aardvark66 at GMAIL.COM
Sat Jun 2 04:27:55 UTC 2012
Like other originally technical terms, this is one is often misused.
There should be some tracking done on how people use the expression, but
I doubt it's any indication of an actual shift.
On 6/1/2012 8:20 PM, Benjamin Barrett wrote:
> I've struggled with the expression "zero-sum game" for quite a while. I often think it's my lack of understanding, but I think I've found a clear example where the use varies from the standard definition, such as "(of a game or situation) in which whatever is gained by one side is lost by the other: altruism is not a zero-sum game" for "zero-sum" in the Mac dictionary.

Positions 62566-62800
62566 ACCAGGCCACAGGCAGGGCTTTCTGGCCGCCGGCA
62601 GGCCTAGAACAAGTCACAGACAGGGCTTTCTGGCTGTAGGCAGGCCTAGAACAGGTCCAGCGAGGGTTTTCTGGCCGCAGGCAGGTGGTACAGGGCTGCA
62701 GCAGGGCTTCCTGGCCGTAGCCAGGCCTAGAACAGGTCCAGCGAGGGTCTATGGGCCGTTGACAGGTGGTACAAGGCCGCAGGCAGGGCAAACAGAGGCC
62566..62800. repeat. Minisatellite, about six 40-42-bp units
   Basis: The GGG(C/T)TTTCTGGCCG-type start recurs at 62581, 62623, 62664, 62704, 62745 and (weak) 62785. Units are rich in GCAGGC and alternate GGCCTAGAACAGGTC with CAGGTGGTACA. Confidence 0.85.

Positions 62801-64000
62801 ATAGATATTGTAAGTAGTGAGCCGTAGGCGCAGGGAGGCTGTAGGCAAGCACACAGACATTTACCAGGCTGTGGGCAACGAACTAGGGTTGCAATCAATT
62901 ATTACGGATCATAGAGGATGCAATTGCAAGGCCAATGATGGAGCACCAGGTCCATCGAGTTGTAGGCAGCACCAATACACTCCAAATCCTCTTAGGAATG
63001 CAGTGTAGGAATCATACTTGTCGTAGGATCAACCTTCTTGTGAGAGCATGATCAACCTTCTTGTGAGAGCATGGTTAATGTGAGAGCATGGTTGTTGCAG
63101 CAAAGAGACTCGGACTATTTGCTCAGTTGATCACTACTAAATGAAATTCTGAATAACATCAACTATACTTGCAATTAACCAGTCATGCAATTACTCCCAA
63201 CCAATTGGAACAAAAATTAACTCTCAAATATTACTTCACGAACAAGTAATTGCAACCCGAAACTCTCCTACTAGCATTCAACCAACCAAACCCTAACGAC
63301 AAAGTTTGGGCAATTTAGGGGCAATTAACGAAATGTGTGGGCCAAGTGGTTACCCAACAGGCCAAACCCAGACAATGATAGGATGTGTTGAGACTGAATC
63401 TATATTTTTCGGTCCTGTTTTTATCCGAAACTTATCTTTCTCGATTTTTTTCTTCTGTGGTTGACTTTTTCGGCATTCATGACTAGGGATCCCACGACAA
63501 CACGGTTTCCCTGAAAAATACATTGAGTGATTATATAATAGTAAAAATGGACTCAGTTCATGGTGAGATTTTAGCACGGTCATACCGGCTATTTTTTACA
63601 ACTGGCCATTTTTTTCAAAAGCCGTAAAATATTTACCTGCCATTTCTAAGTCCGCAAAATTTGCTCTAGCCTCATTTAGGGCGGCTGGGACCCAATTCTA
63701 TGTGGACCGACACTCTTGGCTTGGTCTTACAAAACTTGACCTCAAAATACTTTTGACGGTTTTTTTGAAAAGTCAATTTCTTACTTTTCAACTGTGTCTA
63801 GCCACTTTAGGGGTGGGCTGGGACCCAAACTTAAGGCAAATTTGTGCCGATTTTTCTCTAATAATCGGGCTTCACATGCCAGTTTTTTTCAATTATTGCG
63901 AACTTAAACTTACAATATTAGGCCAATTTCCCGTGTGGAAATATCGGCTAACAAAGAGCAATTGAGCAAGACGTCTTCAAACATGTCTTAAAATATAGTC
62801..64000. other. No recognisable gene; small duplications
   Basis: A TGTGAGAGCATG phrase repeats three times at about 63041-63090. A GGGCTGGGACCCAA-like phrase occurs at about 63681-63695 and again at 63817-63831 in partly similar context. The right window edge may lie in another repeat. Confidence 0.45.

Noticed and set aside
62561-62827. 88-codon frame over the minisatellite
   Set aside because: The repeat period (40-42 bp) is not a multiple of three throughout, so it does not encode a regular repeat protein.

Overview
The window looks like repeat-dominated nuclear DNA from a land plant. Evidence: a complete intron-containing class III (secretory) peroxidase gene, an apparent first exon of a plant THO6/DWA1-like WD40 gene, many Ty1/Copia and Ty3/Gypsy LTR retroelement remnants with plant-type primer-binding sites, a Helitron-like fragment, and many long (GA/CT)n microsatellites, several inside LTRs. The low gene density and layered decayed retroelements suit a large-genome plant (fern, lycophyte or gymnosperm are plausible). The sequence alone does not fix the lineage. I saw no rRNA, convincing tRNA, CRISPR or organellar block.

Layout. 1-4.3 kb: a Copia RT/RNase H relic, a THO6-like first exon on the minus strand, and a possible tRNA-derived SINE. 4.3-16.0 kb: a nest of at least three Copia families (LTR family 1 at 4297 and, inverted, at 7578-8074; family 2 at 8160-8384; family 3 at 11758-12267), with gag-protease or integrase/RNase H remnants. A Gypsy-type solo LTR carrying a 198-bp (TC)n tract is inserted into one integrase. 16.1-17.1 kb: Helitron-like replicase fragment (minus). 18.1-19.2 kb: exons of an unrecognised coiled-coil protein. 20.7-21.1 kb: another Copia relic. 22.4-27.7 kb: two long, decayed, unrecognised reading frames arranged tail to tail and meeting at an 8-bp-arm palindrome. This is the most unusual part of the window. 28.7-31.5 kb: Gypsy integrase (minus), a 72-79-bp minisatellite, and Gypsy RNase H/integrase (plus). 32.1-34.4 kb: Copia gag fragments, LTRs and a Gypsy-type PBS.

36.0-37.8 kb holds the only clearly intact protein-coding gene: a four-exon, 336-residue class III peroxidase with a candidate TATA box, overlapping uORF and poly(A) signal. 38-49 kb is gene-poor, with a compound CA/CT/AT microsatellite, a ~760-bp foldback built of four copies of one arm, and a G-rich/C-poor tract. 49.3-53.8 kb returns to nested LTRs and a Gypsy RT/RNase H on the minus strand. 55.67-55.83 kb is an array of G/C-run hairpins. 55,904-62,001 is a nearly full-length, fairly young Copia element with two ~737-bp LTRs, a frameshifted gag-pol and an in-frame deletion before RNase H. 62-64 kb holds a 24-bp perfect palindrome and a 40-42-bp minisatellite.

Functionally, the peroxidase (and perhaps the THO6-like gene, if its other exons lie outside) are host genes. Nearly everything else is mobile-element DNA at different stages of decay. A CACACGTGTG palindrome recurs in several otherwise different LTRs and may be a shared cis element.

> "On Facebook, 'Likes' Become Ads" by Somini Sengupta in the New York Times (on post-gazette.com)
> "So Sponsored Stories creates a zero-sum game," Mr. Goldman wrote. "I as a user probably don't get any value from the public presentation of my implicit endorsement (if anything, it might hurt my position with my friends), but Facebook and its advertisers benefit from it."
> Here, Facebook users who "like" a product are then featured as liking that product to their Facebook "friends." Mr. Goldman's face is appearing on his "friends'" feeds or ad bar, but I don't think he's losing anything at all.
> Even in the case of altruism (the example in the Mac dictionary), the benefactor is going out of their way to do something nice to the recipient of the altruistic act, so there is some sort of loss, but can Mr. Goldman's appearance as pseudo-ads somehow factor in a zero-sum game?
> Benjamin Barrett
> Seattle, WA
The American Dialect Society - http://www.americandialect.org
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